When The Staple Singers started out in the sixties they had a simple mission, as outlined by Pops himself: ‘We want to sing about what’s happening in the world today, and if it’s something bad, we want to sing a song to try to fix it.” Fast forward fifty years and the world is as broken as ever. You’d forgive Mavis Staples if she was disillusioned with the mission. As she says ‘lately, things are looking worse than they have ever looked.’ And yet, as she sings on this album, there’s no time for crying. If All I Was Was Black is an album concerned with bringing harmony and hope back to the poor huddled masses. Continue reading “Album Review: Mavis Staples – If All I Was Was Black”
When faced with the over produced world of modern music, sometimes you crave songs that breathe, float and don’t batter the listener into submission. Recorded in Nashville and produced by Johnny Duke, April Fool by Sara Rachele is a suitably sparse and fragile collection, full of echoing empty spaces which emphasise the emotional depth of the vocals. Continue reading “Album Review: Sara Rachele – April Fool”
On the cover of A Pocket of Wind Resistance Karine Polwart’s profile merges with images of the natural world: birds, trees, leaves seem to be a part of her just like brain, blood and bone. Together with Pippa Murphy’s spellbinding soundscapes she has produced a hymn to motherhood, nature, life and death. A companion piece to her one woman theatre show Wind Resistance, to call this work an ‘album’ barely scratches the surface of the ambition of its songs, stories, poetry and politics. This is a piece of compelling conceptual art. Continue reading “Album Review : Karine Polwart with Pippa Murphy – A Pocket Of Wind Resistance”
It’s shite being Scottish, especially in winter when it’s dark by four o’clock, the streets freeze over and everyone is in a worse mood than usual. Thankfully we have the new album from The Just Joans, the self proclaimed ‘laziest band in Scotland’, to brighten up the dreich days and nichts. Modern life might be rubbish but You Might Be Smiling Now… finds glitter in the gutters of Glasgow. Continue reading “Album Review: The Just Joans – You Might Be Smiling Now…”
Steph Cameron hails from Saskatoon, the same Canadian town as Joni Mitchell, she’s been a busker living on the streets and her debut album was called ‘Sad-Eyed Lonesome Lady.’ So far, so perfect. ‘Daybreak Over Jackson Street’ lives up to expectations, proving that honest hearted folk songs can be a powerful force for good in the world. Continue reading “Album Review: Steph Cameron – Daybreak Over Jackson Street”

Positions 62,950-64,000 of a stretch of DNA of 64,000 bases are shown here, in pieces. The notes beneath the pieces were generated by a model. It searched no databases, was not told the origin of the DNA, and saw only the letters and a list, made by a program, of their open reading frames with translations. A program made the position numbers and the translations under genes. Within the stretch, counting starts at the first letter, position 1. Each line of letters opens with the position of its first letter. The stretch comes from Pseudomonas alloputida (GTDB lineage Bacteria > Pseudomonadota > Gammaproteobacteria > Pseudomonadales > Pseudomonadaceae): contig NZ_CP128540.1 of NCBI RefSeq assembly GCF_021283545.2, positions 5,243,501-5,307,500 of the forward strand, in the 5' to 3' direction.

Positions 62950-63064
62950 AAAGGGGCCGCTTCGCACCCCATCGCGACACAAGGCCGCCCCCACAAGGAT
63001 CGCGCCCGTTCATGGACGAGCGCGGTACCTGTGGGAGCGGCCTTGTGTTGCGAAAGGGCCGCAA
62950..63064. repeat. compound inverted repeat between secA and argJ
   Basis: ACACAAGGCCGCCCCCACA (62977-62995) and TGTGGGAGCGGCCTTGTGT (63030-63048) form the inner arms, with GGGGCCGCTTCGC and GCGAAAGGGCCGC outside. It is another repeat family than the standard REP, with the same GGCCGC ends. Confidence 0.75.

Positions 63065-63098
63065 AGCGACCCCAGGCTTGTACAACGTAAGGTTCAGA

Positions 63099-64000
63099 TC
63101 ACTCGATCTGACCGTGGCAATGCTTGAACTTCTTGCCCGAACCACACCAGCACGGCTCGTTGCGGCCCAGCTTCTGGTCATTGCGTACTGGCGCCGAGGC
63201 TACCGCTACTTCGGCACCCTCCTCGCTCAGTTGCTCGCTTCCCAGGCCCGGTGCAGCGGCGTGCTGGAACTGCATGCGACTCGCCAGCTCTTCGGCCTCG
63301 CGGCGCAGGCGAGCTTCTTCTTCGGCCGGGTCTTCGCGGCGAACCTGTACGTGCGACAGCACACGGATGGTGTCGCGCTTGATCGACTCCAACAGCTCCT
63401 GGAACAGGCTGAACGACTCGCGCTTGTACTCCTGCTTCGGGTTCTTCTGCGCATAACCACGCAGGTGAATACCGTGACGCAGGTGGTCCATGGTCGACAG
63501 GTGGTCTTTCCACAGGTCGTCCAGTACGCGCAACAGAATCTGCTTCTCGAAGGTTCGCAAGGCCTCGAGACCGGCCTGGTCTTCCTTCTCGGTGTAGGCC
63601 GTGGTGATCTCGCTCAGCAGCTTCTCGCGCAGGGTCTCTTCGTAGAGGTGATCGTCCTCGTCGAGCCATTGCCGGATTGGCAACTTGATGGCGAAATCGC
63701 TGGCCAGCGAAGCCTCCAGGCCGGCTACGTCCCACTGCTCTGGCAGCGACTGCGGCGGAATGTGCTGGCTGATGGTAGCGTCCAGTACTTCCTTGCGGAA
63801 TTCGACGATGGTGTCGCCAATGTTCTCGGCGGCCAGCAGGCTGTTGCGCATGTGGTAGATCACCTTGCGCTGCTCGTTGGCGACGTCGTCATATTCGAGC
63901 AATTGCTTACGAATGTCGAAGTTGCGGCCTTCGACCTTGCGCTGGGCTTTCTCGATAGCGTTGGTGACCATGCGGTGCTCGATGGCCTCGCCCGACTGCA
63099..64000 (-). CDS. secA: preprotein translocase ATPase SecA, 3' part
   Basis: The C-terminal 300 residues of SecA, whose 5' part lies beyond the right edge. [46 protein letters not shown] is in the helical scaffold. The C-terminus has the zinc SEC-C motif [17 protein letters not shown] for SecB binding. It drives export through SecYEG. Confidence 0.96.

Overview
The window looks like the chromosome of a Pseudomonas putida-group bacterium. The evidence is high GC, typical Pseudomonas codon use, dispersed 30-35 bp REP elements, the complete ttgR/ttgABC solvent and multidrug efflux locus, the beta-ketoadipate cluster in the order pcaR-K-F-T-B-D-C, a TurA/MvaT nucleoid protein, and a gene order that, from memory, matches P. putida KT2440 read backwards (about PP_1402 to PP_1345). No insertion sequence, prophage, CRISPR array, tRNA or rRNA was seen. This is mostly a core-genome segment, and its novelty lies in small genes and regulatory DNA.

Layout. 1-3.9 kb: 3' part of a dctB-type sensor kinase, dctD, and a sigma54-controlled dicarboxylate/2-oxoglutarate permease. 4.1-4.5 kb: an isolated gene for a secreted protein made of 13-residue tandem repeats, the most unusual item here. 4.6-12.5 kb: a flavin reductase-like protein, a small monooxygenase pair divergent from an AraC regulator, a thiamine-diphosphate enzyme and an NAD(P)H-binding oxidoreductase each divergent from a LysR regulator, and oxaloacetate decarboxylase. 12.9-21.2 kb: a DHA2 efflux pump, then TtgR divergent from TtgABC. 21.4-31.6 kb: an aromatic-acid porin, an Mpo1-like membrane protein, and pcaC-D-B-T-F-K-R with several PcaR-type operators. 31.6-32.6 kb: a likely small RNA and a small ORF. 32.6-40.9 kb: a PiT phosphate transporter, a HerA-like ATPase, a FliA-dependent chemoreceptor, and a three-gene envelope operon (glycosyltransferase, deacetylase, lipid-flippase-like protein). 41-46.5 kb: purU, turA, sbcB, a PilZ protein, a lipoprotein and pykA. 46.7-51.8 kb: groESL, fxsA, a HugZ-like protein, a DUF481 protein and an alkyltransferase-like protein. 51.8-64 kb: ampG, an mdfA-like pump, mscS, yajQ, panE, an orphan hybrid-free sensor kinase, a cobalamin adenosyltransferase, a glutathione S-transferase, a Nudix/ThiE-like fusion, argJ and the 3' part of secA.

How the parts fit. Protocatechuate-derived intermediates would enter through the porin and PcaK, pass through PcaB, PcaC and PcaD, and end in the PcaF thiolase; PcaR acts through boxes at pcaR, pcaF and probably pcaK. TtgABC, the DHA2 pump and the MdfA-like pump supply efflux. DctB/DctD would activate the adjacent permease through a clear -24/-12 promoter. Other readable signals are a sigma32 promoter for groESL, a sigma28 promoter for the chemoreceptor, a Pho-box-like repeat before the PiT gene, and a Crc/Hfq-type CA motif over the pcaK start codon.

Australian singer Lo Carmen recorded her sixth album Lovers Dreamers Fighters in the Butcher Shoppe studio in Nashville, working with David ‘Ferg’ Ferguson (who has also recently engineered Sturgill Simpson’s album). Together with a host of fantastic musicians including Dave Roe, Matt Combs, Russ Pahl plus guests Bonnie ‘Prince’ Billy and Emma Swift she has created one of the most distinctive Americana albums of the year. Continue reading “Album Review: Lo Carmen – Lovers Dreamers Fighters”
Gwen Sebastian is one of those talented singers who has been quietly working hard in the music business for years. She has released solo albums, appeared on The Voice and can now be heard singing as part of Miranda Lambert’s band. Being the backing singer pays the bills but Once Upon A Time in the West: Act 1 proves that Gwen deserves a chance to stand centre circle and be heard on her own merits.
To lose Sharon Jones and Charles Bradley in the same year was a cruel and crushing blow to music. Sharon died from cancer one year ago today, having suffered from the illness for many years. Recorded during the last year of Sharon’s life, the new album Soul of a Woman is a testament to her indefatigable spirit. You won’t find her wallowing in misery or contemplating impending death, what the album does is subtly blend bombastic soul and gospel harmonies with quieter moments exploring life and love.
Classic guitar/bass/drums rock music might be dead right now but that doesn’t mean it isn’t fun to kick the corpse a little – you might not being it back to life but maybe an army of angry zombies will wake up and try to kill Ed Sheeran or something. Step forward Canada’s Weaves to have a go at the revival, combining influences like Springsteen, REM, Yeah Yeah Yeahs, the Slits and maybe even Americana. Wide Open is an impressive album, exploring love and identity in a world gone mad. Continue reading “Album Review: Weaves – Wide Open”